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Wintertime controls a possible fix for Uinta Basin ozone

Published April 2, 2014 11:34 am

Uinta Basin • Oil and gas industry a prime contributor to dangerous pollution, but problem is seasonal.
This is an archived article that was published on sltrib.com in 2014, and information in the article may be outdated. It is provided only for personal research purposes and may not be reprinted.

Controlling "spuds," "blowdowns," and "fugitive leaks" at oil and gas developments could serve beneficial in reducing the uniquely high winter ozone levels in the Uinta Basin.

Implementing those changes, however, may be a challenge because of landownership issues.

The Utah Division of Air Quality (DAQ) on Tuesday released the latest installment of a multimillion-dollar "Winter Ozone Study," confirming cold weather inversions and oil and gas development in northeastern Utah to be the source of dangerous ozone levels in the Uinta Basin — and pointing to seasonal controls as a way to mitigate the problem.

Ozone, a pollutant that causes a number of respiratory ailments, is most associated with large cities and typically happens in the summer months, but monitoring in the winter of 2009-2010 showed elevated levels in the Uinta Basin.

Since then, state regulators, scientists, federal agencies and energy developers have studied the area to understand why, and what can be done about it.

The latest, 2013 report suggests controlling when new drilling begins (spudding), when equipment, facilities and wells are vented of accumulated gas (blowdown) and taking care of unseen leaks might help.

The majority of Utah's oil and gas production happens in the Uinta Basin. The industry is important to the economy of the Basin and the state and is a prime contributor to ozone, the report says.

"There are a lot of volatile organic compounds (VOC) as you might expect in oil and gas fields,"DAQ Deputy Director Brock LeBaron said. "They tend to build up with the trapping effect of inversion, allowing the chemistry normally associated with summer to show up in the winter."

Recently implemented federal standards will put a dent in VOC production in coming years, LeBaron said. "We are working with producers to come up with new rules on existing equipment on what can be done to improve legacy equipment. New equipment is much cleaner."

Imposing additional seasonal controls would require further study, he said. "We don't want to be controlling or restricting people when it isn't necessary. The reports give us a tool to create useful models."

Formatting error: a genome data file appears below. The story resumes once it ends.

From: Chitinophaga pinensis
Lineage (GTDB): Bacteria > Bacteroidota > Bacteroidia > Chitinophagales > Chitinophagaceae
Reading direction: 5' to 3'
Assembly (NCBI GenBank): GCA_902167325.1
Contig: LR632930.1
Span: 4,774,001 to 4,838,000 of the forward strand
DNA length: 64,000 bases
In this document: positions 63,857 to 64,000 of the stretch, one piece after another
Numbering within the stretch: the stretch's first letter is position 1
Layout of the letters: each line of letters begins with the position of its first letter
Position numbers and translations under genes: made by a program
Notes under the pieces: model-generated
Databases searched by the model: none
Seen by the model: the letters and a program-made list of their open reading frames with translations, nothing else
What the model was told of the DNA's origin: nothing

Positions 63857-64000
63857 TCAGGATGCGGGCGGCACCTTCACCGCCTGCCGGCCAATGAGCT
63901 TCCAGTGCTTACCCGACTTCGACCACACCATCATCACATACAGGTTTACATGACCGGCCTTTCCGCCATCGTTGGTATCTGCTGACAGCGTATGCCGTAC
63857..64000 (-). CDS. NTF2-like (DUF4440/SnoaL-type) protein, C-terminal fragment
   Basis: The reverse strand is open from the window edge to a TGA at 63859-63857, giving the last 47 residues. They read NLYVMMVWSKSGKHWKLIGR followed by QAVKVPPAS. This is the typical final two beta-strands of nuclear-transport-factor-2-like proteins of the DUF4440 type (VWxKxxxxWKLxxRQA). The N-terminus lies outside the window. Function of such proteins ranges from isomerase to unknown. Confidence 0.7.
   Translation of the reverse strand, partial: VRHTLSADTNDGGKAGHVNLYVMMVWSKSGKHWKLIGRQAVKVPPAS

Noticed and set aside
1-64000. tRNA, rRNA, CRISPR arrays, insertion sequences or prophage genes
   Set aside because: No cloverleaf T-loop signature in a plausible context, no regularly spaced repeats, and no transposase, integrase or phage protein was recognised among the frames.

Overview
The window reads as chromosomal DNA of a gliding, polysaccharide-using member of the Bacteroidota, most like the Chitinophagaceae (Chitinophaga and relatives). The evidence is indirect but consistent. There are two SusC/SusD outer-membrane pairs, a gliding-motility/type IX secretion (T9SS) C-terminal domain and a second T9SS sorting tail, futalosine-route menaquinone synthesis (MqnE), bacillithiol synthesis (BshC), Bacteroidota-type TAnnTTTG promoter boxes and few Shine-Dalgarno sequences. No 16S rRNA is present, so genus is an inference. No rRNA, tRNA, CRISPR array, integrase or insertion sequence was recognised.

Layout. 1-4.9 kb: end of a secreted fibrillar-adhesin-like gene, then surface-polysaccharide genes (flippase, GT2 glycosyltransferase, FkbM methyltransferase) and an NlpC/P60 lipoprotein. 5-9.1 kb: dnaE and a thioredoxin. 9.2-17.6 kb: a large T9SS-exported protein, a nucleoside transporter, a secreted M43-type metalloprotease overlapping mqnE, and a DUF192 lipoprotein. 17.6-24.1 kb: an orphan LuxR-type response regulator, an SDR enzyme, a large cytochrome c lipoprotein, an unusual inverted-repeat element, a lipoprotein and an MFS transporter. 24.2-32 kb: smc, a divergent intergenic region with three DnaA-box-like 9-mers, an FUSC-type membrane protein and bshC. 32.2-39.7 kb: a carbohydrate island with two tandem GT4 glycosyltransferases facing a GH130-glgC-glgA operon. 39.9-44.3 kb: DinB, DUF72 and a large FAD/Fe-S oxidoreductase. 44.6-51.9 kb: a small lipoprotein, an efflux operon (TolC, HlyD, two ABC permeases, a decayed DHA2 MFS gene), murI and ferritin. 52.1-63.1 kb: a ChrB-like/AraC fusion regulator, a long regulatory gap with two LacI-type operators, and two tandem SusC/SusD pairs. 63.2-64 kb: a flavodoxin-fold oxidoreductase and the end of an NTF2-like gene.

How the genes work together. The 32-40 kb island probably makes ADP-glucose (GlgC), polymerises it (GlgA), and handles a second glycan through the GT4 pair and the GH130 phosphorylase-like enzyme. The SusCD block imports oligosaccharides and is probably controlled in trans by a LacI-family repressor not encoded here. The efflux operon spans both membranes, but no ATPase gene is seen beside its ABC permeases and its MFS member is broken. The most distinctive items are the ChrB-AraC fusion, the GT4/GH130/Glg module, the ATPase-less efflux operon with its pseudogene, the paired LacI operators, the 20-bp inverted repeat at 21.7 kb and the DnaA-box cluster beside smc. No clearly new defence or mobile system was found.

At times, the wintertime ozone pollution in the basin has been as bad as the worst summertime ozone in the nation — identified by the Environmental Protection Agency as San Bernardino County, Calif. Uintah County's ozone has some years topped the worst high-ozone days in Salt Lake City and even Houston and Los Angeles.

A combination of factors contributes to the vexinglevels, including the presence of snow on the ground. Reflection of light from the snow cooks precursor chemicals that combine to form ozone.

Without snow, warming of the land causes too much convective mixing for the cold pool to form, according to the report.

The winter of 2012 provided little snow and not one case of ozone levels breaking the National Ambient Air Quality Standard of 75 parts per billion (ppb) for an eight-hour average.

What a difference a year makes.

Between December 2012 and March 2013, ozone readings at one station near Vernal reached 142 ppb, 89 percent over the EPA standard, according to the report.

Ozone levels during daytime monitoring in the 2011-12 winter did not exceed 63 ppb.

In the winter of 2013, ozone levels exceeded the EPA standard at 17 of the 20 monitoring sites.

The report states that the coal-fired Bonanza power plant plume does not appear to contribute any significant amount of contaminants to the polluted layer during ozone episodes. The plume from the 600-foot stack penetrates through the temperature inversion layer.

"In general, winter ozone is a tricky animal. For decades scientists and regulators have been focused on summertime ozone," said Kathleen Sgamma, vice president of government and public affairs for Western Energy Alliance, a trade group representing oil and natural gas companies. "Without the correct weather conditions, there wouldn't be high ozone at all. Once the phenomena was recognized, regulators, industry and the local community got together to try and understand what is going on."

Creating regulations and implementing them will likely prove difficult. The Uintah and Ouray Indian Reservation makes up a large part of the Uinta Basin and a significant number of oil and gas developments are located on those lands, which are not regulated by the state, but by the EPA.

"We are trying to work together and coordinate our efforts," LeBaron said. "It's important to try and come up with consistent regulations across the Basin. The producers want consistency."

Environmental groups say the EPA's ozone standards are too liberal, and they doubt ozone can be effectively managed with seasonal controls.

"Pollution from industry is a year-round issue and health consequences to the local population, if not to the entire region, are year-round," said Brian Moench, president of Utah Physicians for Healthy Environment. "Many of the compounds that are precursors of ozone— VOCs like formaldehyde and toluene — are more toxic than ozone, yet discussion of control strategies seems focused primarily on how they will affect ozone formation."

Tribune reporter Kirsten Stewart contributed to this report.

brettp@sltrib.com

Twitter: @BrettPrettyman